News Release

Gene mutation discovered that causes language impairment, ADHD and myasthenia

Peer-Reviewed Publication

University of Cologne

Defects in CAPRIN1 cause language impairment, ADHD, and myasthenia

image: Representative images of neuronal rosettes derived from control samples and CAPRIN1+/- cells. CAPRIN1 protein (magenta) could be easily detected in these structures. view more 

Credit: Brunhilde Wirth, University of Cologne

Two studies have revealed that certain disorders of the CAPRIN1 gene have significant consequences for people. First, the research team showed that insufficient production of the protein CAPRIN1 in the brain can lead to impairments, including autism spectrum disorders, attention deficit hyperactivity disorder (ADHD), and language disorders. Furthermore, the scientists identified a specific mutation in the CAPRIN1 gene (CAPRIN1P512L) that leads to an abnormal accumulation of proteins, causing unsteady gait and muscle weakness (myasthenia). The two studies have been published in the journals Brain and Cellular and Molecular Life Sciences.

These new insights were made possible by exome analyses, in which scientists observe which genes are altered in a cell. The team also used the GeneMatcher database – a platform on which researchers and physicians exchange information about mutations in genes and diseases associated with them. 

The research team identified twelve patients who had mutations in the CAPRIN1 gene. In them, only half of the amount of protein was produced. Lisa Pavinato, a doctoral researcher in the team of Professor Dr Alfredo Brusco at the University of Turin and DAAD-scholarship holder with Professor Dr Brunhilde Wirth at the University of Cologne, discovered a connection between the deficient production of the protein and certain neurological impairments. The affected persons all had speech disorders, 82 per cent had ADHD, and 67 per cent were affected by autism spectrum disorders and other neurodevelopmental disorders. The function of CAPRIN1 was confirmed in laboratory experiments with human induced pluripotent stem cells in which the CAPRIN1 gene was switched off using the CRISPR/Cas9 technology, creating the conditions from which the affected individuals suffered. Cells with a CAPRIN1 mutation develop shortened processes and faulty circuits that show reduced electrical activity compared to the healthy neurons without the mutation. In contrast, control neurons without the CAPRIN1 mutation form long processes, developing into complex networks. Furthermore, the team also discovered changes in translation, one of the most important cellular processes for error-free cell formation and function. In fact, due to the faulty translation, the mutant neurons began to degenerate and form clumps after a few days. The results of this research have been published in the article ‘CAPRIN1 haploinsufficiency causes a neurodevelopmental disorder with language impairment, ADHD and ASD’ in Brain.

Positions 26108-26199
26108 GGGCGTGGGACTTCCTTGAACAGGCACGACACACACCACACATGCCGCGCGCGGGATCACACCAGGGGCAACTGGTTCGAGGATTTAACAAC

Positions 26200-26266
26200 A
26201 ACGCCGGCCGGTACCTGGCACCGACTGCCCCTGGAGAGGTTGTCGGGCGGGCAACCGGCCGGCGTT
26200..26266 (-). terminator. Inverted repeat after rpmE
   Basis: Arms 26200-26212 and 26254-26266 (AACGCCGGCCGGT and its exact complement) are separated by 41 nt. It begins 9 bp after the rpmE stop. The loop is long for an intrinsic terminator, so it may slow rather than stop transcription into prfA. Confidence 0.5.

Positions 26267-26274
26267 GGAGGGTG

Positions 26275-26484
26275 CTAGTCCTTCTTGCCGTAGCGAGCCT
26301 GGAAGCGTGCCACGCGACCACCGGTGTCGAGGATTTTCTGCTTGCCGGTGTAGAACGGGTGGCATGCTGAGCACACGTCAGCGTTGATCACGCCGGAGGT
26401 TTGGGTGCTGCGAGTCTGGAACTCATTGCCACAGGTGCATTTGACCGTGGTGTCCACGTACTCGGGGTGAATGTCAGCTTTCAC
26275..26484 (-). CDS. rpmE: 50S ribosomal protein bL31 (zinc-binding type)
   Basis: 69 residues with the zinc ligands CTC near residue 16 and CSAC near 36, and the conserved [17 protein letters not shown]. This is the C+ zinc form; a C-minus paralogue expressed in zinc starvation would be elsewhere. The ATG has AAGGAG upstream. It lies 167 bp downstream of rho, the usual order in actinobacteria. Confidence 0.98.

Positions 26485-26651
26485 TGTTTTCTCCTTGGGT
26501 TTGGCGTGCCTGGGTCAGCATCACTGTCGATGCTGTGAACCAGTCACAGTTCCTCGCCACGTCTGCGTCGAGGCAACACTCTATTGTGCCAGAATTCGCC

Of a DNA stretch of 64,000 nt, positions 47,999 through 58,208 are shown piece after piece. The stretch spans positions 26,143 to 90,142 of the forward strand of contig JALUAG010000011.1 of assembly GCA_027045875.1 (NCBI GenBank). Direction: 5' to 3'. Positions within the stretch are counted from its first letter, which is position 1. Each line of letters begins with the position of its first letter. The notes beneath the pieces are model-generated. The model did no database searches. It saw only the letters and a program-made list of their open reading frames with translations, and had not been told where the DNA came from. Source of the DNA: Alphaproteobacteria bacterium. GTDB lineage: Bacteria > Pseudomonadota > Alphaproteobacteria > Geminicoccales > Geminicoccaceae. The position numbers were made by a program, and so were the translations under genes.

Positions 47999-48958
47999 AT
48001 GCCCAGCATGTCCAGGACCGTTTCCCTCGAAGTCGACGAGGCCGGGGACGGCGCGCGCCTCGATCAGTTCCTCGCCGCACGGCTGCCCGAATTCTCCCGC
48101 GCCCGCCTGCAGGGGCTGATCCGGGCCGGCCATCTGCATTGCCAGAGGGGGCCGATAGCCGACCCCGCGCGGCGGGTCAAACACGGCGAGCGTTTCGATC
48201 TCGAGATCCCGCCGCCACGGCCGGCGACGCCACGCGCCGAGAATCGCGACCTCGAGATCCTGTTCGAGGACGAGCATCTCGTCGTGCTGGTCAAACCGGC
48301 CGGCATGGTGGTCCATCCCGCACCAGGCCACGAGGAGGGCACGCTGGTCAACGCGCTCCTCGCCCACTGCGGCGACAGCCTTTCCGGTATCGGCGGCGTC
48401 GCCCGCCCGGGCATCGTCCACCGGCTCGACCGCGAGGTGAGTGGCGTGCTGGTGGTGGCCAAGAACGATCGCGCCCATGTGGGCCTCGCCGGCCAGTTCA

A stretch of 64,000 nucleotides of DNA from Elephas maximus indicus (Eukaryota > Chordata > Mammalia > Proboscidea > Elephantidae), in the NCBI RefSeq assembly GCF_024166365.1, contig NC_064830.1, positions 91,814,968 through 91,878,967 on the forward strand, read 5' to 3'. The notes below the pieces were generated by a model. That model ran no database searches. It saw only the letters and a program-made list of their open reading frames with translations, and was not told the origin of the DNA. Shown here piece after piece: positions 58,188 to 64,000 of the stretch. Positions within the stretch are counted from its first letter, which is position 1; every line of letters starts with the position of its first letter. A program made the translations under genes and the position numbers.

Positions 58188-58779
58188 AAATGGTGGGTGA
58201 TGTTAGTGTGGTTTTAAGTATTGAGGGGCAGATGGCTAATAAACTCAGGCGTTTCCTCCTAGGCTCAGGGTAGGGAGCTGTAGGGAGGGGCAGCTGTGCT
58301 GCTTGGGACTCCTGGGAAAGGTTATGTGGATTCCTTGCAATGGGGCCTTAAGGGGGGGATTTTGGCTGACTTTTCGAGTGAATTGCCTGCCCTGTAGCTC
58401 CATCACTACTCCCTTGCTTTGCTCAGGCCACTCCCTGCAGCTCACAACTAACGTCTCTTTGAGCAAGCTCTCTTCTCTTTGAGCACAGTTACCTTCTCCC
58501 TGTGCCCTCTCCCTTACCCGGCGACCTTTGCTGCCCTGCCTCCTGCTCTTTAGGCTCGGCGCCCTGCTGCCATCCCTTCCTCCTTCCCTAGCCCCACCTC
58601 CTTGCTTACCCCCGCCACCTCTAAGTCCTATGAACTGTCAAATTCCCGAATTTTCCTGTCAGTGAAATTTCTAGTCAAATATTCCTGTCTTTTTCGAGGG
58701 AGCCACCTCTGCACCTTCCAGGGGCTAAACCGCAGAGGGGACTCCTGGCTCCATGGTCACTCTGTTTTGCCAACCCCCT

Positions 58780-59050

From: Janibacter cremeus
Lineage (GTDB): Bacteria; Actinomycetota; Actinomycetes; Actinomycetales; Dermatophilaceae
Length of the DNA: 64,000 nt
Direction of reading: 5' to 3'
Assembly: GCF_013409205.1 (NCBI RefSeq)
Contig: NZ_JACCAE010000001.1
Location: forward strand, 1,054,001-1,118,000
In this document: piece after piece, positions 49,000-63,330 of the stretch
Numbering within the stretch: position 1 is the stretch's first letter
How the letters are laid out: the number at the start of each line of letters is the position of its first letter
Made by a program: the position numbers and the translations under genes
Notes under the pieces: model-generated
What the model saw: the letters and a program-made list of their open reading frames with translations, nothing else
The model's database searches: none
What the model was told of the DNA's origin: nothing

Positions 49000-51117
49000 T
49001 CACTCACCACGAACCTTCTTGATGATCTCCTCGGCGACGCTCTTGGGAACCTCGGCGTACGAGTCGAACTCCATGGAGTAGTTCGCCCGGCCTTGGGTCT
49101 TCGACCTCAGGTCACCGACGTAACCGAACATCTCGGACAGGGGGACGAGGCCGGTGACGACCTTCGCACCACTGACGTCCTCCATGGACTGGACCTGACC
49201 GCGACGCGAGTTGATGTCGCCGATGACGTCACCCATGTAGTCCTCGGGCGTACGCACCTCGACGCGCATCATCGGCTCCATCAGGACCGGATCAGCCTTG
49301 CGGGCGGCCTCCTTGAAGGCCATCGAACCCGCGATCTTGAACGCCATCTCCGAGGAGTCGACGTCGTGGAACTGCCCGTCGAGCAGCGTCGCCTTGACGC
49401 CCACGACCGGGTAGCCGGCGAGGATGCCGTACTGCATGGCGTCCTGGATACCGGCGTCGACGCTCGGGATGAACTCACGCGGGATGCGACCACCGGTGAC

In the second study, GeneMatcher was used to identify three children from different families with a newly developed point mutation at a specific position of the CAPRIN1 gene: an amino acid exchange from proline to leucine at position 512. All three children show the same symptoms of early-onset movement disorders (ataxia), impaired speech motor skills (dysarthria), memory disorders, and myasthenia. Andrea delle Vedove, a doctoral researcher in the team of Professor Wirth, showed that this specific mutation leads to many protein clumps in neuronal cells similar to other neurodegenerative diseases such as Parkinson’s, Alzheimer’s or ataxia. In addition, the activity of the nerve cells was reduced. The study ‘CAPRIN1P512L causes aberrant protein aggregation and associates with early-onset ataxia’ has appeared in Cellular and Molecular Life Sciences.

‘The new research results are important not only for the affected patients and their families, who often spend years searching for answers to understand the cause of their disease, but also for physicians, who can now make faster and more accurate diagnoses,’ said Professor Dr Brunhilde Wirth, Director of the Institute of Human Genetics at University Hospital Cologne, who led the studies together with national and international teams.

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